Where the water goes: Partitioning surface flow and streambed infiltration in an ephemeral river laboratory experiment

Daniel Partington, Margaret Shanafield, Eddie W. Banks, Martin S. Andersen, Gabriel C. Rau, Stefan Felder, Craig T. Simmons

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Ephemeral and intermittent flow in dryland streams plays a vital role in supporting delicate ecosystems and recharging groundwater in underlying aquifers. Despite extensive research, accurately predicting surface runoff, streambed water infiltration, and groundwater recharge during ephemeral streamflow events remains challenging due to the complex physical processes involved. Such processes are logistically difficult to observe in the field and should not be assessed through numerical studies alone. To tackle this complexity, we utilized an 8 m long, 0.25 m wide, and 0.6 m deep laboratory flume filled with fine sand as a physical model for event flows along a dry stream. This flume allowed us to measure both streamflow and streambed infiltration volumetrically as the stream wetting front advanced along its length during 8 steady inflow rates. The flume was divided into separate compartments to measure water across the sediment surface (streamflow) and water exiting through the flume's bottom (groundwater recharge). To validate our physical tests, we compared them with simulated flows in an integrated surface–subsurface hydrological numerical model. The model results exhibited good agreement with the observed stream and groundwater dynamics. Through a parametric numerical investigation, we identified that hydraulic conductivity significantly controlled the rate of surface infiltration and the advancement of the stream wetting front. Interestingly, we found a linear relationship between surface discharge and stream wetting front location, as well as groundwater recharge, under steady-state conditions, in line with the governing equations. However, our simulations of variable streambed heterogeneity and elevation unveiled the crucial influence of these factors in determining the timing of downstream flow progression. This insight is essential for establishing ecological connectivity along non-perennial rivers and has significant implications for delivering environmental flows in arid regions where ephemeral rivers are prevalent. Our study underscores the value of flume experiments in elucidating the transient physical processes during surface water and groundwater interactions in intermittent streams. By employing a combination of physical modelling and numerical simulations, we advance our understanding of these vital hydrological interactions, contributing to sustainable water management practices in semi-arid and arid environments.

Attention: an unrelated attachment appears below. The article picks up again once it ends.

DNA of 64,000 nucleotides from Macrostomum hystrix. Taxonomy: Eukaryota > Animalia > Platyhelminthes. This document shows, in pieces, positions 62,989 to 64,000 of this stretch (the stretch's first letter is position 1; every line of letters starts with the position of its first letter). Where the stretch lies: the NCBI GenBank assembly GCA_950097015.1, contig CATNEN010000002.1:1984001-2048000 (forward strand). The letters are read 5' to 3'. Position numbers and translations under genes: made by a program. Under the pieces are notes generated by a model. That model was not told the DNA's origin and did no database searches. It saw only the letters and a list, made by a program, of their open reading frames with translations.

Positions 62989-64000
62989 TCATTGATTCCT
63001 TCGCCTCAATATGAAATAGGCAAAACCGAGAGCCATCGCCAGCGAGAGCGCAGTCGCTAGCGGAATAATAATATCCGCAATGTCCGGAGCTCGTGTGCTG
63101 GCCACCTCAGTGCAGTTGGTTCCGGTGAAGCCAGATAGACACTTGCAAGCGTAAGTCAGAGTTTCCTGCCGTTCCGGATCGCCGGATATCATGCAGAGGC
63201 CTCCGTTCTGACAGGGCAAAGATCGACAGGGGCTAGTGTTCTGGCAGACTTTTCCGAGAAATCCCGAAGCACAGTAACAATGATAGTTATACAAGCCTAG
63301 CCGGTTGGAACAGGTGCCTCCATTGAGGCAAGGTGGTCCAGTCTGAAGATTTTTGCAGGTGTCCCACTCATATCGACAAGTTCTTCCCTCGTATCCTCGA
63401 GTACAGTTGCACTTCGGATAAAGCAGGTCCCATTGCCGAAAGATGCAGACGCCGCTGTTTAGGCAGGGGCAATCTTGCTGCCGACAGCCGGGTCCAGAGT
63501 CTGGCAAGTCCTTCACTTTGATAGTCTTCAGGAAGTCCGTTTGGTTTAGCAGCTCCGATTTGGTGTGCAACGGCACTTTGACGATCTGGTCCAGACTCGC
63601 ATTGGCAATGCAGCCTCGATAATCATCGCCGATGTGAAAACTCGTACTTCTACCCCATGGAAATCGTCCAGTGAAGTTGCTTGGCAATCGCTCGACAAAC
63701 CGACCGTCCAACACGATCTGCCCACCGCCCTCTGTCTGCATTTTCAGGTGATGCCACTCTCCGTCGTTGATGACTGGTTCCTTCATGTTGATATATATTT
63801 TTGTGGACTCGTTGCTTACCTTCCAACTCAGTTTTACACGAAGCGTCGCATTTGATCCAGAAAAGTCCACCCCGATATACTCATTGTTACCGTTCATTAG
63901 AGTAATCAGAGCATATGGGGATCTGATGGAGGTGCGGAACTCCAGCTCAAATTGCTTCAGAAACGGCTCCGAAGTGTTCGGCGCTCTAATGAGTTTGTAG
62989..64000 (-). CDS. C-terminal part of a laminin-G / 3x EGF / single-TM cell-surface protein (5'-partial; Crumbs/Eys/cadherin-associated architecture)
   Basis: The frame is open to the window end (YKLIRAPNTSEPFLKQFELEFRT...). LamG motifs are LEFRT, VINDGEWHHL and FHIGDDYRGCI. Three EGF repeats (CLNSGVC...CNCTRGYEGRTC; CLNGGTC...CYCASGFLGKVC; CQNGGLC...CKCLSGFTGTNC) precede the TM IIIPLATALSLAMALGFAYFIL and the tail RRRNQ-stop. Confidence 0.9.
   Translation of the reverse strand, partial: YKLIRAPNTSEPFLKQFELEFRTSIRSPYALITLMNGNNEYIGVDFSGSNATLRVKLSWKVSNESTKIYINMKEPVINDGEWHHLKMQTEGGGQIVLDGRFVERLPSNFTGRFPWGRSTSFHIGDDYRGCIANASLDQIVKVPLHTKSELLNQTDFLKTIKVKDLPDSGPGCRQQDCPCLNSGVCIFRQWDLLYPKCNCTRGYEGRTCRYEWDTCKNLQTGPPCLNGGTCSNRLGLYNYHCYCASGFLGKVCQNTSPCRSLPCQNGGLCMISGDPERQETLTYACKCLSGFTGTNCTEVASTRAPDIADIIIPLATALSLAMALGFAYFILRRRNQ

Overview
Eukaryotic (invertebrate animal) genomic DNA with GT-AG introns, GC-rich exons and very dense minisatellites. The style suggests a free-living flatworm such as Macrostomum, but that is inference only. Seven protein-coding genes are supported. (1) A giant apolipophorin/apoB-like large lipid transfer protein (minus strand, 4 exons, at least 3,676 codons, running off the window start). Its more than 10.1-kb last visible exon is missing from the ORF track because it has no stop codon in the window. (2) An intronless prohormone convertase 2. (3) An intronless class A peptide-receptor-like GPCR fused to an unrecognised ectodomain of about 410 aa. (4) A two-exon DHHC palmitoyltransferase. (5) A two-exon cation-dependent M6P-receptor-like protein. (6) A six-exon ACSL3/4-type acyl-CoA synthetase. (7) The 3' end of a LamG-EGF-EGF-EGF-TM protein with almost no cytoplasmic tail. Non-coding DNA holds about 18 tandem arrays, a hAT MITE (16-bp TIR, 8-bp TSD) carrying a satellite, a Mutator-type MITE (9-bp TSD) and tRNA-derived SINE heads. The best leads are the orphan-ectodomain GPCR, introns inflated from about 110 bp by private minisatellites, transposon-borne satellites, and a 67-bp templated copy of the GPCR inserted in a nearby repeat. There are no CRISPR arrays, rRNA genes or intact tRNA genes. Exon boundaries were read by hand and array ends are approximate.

Original languageEnglish
Article number130159
Number of pages11
JournalJournal of Hydrology
Issue numberPart A
Early online date15 Sept 2023
Publication statusPublished - Nov 2023


  • Flume experiments
  • Groundwater recharge
  • Intermittent streams
  • Numerical modelling
  • Transmission loss


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